Investigating What Went Wrong
Miami Police detective Malcolm Ainslie (Tom Berenger) and partner Cynthia Ernst (Annabeth Gish) are investigating a series of homicides which appear to be connected via a religious aspect. It is something which falls into Ainslie's area of expertise having previously been a priest before turning to the law. But Ainslie has marital issues to contend with as well as he is separated from his wife Karen (Cybill Shepherd) and is living with Cynthia despite going through marriage counselling. To make matters more complicated is that Cynthia's father, councilman Max Ernst (Charles Durning), not only disapproves of their affair but as a former Police Chief has enough pull to arrange for Cynthia to get a promotion and transferred to another department. Eventually they get the killer and he is sentenced to execution but just before he is due to be executed he speaks to Ainslie and whilst admitting to most of the murders claims one was not his doing. As Ainslie ponders what he says and looks over the case files he realises there was a slight difference and that they have a copy cat killer on their hands as well.
I will say one thing for "Detective", also known as "Arthur Hailey's Detective"; it certainly has a lot going on. Unfortunately what I will also say is that all it ends up is an elaborate crime, drama but one which sadly struggles to keep you gripped by what is going on. It is a case that during the first half it seems to go around the houses, setting up subplots which seem completely unconnected. We have Ainslie's family situation, the interfering of Max Ernst in Cynthia's life and career and some other stuff with the actual detective work surrounding a bible spouting serial killer at times feeling like it is unimportant. You can see what it is trying to do, such as suggesting that Ainslie's job and the weight of the cases he worked was too much for his wife Karen to cope with but in truth you don't want that, you want the actual serial killer story.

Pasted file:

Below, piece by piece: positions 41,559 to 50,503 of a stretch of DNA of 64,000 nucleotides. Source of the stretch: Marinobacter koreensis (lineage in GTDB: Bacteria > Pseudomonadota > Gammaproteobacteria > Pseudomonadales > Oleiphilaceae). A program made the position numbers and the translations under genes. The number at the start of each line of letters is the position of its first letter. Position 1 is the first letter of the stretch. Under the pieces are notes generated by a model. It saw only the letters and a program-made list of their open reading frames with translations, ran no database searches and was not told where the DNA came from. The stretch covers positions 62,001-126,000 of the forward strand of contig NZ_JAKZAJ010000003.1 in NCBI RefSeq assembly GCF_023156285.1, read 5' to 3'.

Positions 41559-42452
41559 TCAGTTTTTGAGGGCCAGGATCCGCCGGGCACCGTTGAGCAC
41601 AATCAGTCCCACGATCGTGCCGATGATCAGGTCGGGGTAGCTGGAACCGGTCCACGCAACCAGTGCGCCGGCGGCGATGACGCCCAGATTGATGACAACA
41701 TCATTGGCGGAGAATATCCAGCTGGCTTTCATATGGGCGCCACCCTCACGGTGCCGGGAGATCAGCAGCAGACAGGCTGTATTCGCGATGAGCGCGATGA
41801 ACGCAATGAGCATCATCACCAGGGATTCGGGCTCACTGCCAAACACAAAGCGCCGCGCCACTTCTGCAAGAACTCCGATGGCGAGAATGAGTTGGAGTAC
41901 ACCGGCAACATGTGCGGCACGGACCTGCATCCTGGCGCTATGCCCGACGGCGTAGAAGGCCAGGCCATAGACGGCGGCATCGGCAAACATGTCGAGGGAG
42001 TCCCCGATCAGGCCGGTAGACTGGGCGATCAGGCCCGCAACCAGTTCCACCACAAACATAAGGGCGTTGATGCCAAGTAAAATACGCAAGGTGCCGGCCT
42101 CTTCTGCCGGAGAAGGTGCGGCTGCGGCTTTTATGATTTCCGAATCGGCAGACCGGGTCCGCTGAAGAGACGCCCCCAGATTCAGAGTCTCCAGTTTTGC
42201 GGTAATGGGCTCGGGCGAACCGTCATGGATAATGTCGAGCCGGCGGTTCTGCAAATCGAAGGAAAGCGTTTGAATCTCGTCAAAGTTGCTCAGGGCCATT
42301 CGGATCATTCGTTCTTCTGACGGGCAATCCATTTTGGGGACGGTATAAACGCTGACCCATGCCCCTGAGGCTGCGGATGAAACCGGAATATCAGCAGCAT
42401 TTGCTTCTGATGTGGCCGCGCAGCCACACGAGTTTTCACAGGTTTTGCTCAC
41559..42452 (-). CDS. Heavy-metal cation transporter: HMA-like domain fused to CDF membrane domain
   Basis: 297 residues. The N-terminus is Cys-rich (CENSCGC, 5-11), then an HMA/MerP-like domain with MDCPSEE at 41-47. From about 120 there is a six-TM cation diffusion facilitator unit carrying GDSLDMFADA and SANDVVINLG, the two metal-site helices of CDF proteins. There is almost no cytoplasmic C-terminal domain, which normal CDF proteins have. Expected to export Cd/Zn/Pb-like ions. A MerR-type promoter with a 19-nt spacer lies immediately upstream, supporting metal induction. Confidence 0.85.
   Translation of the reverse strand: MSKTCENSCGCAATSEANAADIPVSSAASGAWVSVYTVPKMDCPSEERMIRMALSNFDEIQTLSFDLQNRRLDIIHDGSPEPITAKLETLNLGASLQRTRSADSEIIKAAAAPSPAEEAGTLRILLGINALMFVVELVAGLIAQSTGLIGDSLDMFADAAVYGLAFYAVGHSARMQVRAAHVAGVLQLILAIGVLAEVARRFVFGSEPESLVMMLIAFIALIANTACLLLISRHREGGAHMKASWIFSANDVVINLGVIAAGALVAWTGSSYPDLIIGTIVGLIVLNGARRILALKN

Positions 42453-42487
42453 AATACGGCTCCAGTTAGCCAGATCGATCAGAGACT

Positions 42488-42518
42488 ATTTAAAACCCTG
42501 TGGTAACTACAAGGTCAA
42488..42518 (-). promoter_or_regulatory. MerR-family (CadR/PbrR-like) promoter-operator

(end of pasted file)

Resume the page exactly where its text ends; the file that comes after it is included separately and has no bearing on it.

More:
Eventually it does set things in motion with a murder, the conviction, the confession and the twist of sorts as Ainslie discovers they didn't have just one serial killer but a copy cat on their hands. This in fairness is where it gets more interesting but you do wonder why we needed such a detour to get there in the first place. Needless to say "Detective" is one of those movies where everything which is served up to us is concluded in one way or another.
Now here is the sticky thing as "Detective" features a cast who I like from Tom Berenger and Annabeth Gish down to Cybill Shepherd and Charles Durning but the pace of this movie does no one any favours. Because it takes so many detours the characters seem to lack energy and whilst all of these detours are aimed at creating character depth it surprisingly fails. It sadly makes the performances all at one level and not interesting enough to sustain a movie, although originally a mini-series, which comes in close to the 180 minutes mark.
What this all boils down to is that "Detective" as a movie ends up flawed and ordinary with a storyline which seems to be filling time during the first half. I would imagine Arthur Hailey's book from which it is adapted is a very good read and makes more of these character back stories than this TV movie manages to achieve.